Restricting the number of visas for overseas social care workers amid claims of the Government’s major immigration shake-up could lead to even more people not being able to remain independent and in their own homes following a fracture.
Alison Doyle, Head of Operations and Clinical Practice at The Royal Osteoporosis Society, says, “Limiting the number of low-skilled care workers who offer significant value to those who need the care will severely affect the ability of people who have recently suffered a fracture, often caused by osteoporosis, to stay in their own homes and live well.”
It is estimated that in the UK, there are more than 500,000 fragility fractures every year – that’s one every minute or 1,400 a day.
“The effect that a shortage of social care workers could have is further illustrated by the fact that just 22% of people with osteoporosis think the NHS gives the condition the attention it deserves, and one in three people in long-term pain from fractures describe it as severe or unbearable,” says Ms Doyle.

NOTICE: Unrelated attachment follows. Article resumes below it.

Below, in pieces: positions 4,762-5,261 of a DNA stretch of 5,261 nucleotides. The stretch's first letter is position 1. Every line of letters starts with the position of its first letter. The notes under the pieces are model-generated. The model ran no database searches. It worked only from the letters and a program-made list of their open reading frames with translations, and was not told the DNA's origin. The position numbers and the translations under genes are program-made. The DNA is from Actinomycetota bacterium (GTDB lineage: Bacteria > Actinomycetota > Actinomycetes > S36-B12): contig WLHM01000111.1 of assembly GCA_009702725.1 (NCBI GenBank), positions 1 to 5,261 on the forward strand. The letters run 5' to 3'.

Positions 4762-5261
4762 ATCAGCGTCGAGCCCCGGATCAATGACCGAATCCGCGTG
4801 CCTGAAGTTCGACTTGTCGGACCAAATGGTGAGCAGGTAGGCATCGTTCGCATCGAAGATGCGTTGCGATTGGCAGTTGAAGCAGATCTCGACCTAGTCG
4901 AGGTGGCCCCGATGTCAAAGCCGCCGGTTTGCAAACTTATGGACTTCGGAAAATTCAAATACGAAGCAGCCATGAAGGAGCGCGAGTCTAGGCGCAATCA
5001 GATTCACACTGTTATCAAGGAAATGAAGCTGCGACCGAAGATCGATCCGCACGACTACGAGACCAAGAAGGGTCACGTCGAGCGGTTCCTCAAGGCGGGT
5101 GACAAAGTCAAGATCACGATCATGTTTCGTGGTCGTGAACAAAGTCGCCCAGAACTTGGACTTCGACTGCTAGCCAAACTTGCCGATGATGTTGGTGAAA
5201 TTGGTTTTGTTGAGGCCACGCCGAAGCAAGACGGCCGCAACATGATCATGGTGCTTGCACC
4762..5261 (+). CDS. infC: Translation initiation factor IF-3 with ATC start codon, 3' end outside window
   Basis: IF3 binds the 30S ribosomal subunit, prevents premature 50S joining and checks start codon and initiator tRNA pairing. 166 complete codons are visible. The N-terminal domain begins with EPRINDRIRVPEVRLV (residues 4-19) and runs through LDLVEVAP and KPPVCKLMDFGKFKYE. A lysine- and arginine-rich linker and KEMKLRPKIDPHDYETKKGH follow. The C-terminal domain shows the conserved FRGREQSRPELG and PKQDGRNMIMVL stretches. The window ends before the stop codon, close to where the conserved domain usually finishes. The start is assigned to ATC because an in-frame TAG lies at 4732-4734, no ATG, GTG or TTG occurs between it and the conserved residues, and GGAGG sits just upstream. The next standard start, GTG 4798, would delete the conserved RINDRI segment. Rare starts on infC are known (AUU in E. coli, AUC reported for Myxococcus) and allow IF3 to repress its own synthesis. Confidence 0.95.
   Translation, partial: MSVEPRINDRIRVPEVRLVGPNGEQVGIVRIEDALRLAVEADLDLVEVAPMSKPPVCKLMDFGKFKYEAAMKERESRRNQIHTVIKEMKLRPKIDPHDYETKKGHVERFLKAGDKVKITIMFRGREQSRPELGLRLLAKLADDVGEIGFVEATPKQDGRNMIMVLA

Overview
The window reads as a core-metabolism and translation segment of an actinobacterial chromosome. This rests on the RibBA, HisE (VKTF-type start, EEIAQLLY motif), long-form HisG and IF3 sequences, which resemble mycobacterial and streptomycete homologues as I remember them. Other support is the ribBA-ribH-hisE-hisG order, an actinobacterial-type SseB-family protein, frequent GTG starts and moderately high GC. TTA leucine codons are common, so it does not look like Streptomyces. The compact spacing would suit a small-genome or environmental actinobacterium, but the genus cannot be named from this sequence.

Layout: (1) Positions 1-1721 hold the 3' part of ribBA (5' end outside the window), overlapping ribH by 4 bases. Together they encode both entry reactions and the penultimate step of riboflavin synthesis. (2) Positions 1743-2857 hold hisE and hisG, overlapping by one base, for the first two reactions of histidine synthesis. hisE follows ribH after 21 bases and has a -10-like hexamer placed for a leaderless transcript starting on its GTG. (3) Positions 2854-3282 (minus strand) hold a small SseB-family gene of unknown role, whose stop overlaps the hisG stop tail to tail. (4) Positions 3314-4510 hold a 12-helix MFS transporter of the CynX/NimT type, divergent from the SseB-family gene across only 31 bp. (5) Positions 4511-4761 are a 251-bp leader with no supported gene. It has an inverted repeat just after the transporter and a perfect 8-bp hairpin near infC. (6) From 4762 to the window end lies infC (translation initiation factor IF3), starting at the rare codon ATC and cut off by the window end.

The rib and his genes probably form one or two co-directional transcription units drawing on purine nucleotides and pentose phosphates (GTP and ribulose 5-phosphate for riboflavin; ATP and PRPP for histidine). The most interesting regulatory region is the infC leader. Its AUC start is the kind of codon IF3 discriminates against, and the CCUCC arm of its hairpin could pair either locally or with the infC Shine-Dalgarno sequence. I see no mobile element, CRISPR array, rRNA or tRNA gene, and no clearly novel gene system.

“In addition, figures show that one in three people who have fractured have difficulty with domestic chores, highlighting the importance of assistance received from social care workers even more.”
The Royal Osteoporosis Society calls on the government to reconsider its aim of ending visas for low-skilled workers as it will most certainly affect critical social care provision.
The Royal Osteoporosis Society is the only UK-wide charity dedicated to improving the prevention, diagnosis and treatment of osteoporosis. The charity works to raise awareness of and prevent osteoporosis by encouraging people to take positive steps to build their bone health.